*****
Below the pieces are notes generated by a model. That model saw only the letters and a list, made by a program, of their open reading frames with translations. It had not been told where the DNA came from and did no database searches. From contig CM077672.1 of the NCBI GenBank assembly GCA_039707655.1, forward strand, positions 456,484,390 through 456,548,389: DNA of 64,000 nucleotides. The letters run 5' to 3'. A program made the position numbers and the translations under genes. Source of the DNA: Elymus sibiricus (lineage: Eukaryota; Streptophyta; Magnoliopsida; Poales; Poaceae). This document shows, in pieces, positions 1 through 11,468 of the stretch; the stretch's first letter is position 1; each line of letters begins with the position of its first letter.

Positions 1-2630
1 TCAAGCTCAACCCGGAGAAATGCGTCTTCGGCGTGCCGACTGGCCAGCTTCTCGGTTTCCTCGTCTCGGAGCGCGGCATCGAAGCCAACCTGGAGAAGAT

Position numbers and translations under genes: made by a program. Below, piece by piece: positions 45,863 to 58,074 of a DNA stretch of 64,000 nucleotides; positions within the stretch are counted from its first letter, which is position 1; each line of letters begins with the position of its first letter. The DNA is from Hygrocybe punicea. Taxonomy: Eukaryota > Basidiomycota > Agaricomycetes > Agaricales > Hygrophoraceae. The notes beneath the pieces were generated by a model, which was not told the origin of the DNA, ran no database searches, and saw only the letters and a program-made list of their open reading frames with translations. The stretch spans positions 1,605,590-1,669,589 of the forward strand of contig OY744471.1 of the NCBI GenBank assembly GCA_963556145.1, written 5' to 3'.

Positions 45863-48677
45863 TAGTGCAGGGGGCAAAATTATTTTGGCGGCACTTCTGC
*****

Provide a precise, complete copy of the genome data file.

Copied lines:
Below the pieces are notes generated by a model. That model saw only the letters and a list, made by a program, of their open reading frames with translations. It had not been told where the DNA came from and did no database searches. From contig CM077672.1 of the NCBI GenBank assembly GCA_039707655.1, forward strand, positions 456,484,390 through 456,548,389: DNA of 64,000 nucleotides. The letters run 5' to 3'. A program made the position numbers and the translations under genes. Source of the DNA: Elymus sibiricus (lineage: Eukaryota; Streptophyta; Magnoliopsida; Poales; Poaceae). This document shows, in pieces, positions 1 through 11,468 of the stretch; the stretch's first letter is position 1; each line of letters begins with the position of its first letter.

Positions 1-2630
1 TCAAGCTCAACCCGGAGAAATGCGTCTTCGGCGTGCCGACTGGCCAGCTTCTCGGTTTCCTCGTCTCGGAGCGCGGCATCGAAGCCAACCTGGAGAAGAT

Position numbers and translations under genes: made by a program. Below, piece by piece: positions 45,863 to 58,074 of a DNA stretch of 64,000 nucleotides; positions within the stretch are counted from its first letter, which is position 1; each line of letters begins with the position of its first letter. The DNA is from Hygrocybe punicea. Taxonomy: Eukaryota > Basidiomycota > Agaricomycetes > Agaricales > Hygrophoraceae. The notes beneath the pieces were generated by a model, which was not told the origin of the DNA, ran no database searches, and saw only the letters and a program-made list of their open reading frames with translations. The stretch spans positions 1,605,590-1,669,589 of the forward strand of contig OY744471.1 of the NCBI GenBank assembly GCA_963556145.1, written 5' to 3'.

Positions 45863-48677
45863 TAGTGCAGGGGGCAAAATTATTTTGGCGGCACTTCTGC